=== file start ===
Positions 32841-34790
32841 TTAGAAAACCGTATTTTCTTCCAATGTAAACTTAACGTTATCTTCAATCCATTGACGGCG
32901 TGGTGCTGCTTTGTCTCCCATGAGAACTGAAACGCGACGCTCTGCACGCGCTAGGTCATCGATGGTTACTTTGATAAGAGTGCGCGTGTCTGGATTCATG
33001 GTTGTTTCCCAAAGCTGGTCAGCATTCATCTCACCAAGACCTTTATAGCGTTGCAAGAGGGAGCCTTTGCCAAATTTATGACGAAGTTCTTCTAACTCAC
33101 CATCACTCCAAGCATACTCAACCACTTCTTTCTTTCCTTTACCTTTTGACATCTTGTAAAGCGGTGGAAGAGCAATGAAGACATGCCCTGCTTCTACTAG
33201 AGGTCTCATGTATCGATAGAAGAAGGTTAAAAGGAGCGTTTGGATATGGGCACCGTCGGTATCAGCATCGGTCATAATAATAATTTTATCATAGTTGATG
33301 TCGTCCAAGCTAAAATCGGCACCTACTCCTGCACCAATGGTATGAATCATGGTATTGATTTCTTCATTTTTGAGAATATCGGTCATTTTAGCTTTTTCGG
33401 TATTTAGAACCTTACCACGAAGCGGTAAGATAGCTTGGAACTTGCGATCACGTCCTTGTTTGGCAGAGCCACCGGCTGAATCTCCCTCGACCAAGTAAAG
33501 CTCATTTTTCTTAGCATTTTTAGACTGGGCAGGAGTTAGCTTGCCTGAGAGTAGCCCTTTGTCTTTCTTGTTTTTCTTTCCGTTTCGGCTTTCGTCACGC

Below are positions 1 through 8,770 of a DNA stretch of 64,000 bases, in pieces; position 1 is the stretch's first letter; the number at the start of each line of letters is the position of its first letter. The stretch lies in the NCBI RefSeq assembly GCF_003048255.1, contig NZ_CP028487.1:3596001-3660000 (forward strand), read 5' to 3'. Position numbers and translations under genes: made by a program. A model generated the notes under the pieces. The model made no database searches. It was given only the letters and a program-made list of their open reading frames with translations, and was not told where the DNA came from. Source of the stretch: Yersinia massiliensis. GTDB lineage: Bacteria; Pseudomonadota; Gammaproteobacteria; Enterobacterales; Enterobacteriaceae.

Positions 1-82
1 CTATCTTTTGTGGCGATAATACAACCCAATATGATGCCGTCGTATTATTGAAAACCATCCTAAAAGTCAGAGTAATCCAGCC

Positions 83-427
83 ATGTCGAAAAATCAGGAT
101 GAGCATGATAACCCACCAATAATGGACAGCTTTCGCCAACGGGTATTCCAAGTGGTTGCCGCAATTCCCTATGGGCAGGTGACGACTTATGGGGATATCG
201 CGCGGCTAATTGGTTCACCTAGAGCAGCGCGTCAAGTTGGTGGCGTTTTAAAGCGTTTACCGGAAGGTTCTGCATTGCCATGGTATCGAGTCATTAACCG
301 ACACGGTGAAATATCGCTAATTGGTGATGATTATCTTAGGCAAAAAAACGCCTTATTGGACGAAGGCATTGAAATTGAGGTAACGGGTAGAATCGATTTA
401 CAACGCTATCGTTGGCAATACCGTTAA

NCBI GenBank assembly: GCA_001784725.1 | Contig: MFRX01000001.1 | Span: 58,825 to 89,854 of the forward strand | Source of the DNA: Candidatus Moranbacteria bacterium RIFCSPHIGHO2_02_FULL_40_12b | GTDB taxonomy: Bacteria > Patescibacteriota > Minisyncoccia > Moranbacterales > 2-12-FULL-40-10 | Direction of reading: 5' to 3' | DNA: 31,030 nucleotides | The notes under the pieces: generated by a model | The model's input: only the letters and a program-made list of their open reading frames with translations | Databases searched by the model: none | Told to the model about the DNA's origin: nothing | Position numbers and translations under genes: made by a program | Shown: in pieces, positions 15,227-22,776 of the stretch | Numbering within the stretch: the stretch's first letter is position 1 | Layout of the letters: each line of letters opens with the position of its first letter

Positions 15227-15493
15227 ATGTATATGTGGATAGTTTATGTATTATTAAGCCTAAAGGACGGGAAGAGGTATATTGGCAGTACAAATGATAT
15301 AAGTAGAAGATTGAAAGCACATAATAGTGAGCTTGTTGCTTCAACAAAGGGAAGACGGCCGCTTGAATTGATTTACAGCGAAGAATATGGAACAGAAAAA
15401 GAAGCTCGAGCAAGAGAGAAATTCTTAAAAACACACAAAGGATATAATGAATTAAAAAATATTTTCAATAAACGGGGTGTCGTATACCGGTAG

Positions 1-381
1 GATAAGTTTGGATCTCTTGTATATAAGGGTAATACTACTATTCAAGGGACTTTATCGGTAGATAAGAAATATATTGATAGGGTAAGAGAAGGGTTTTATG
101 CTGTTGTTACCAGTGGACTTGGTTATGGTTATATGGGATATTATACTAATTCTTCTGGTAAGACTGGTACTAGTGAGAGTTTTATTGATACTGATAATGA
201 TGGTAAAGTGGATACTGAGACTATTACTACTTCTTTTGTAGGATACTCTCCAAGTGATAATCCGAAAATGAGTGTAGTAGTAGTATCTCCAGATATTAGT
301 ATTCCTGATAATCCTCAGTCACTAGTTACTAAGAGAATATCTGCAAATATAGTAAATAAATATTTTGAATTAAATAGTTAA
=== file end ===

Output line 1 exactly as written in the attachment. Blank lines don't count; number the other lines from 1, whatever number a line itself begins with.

Positions 32841-34790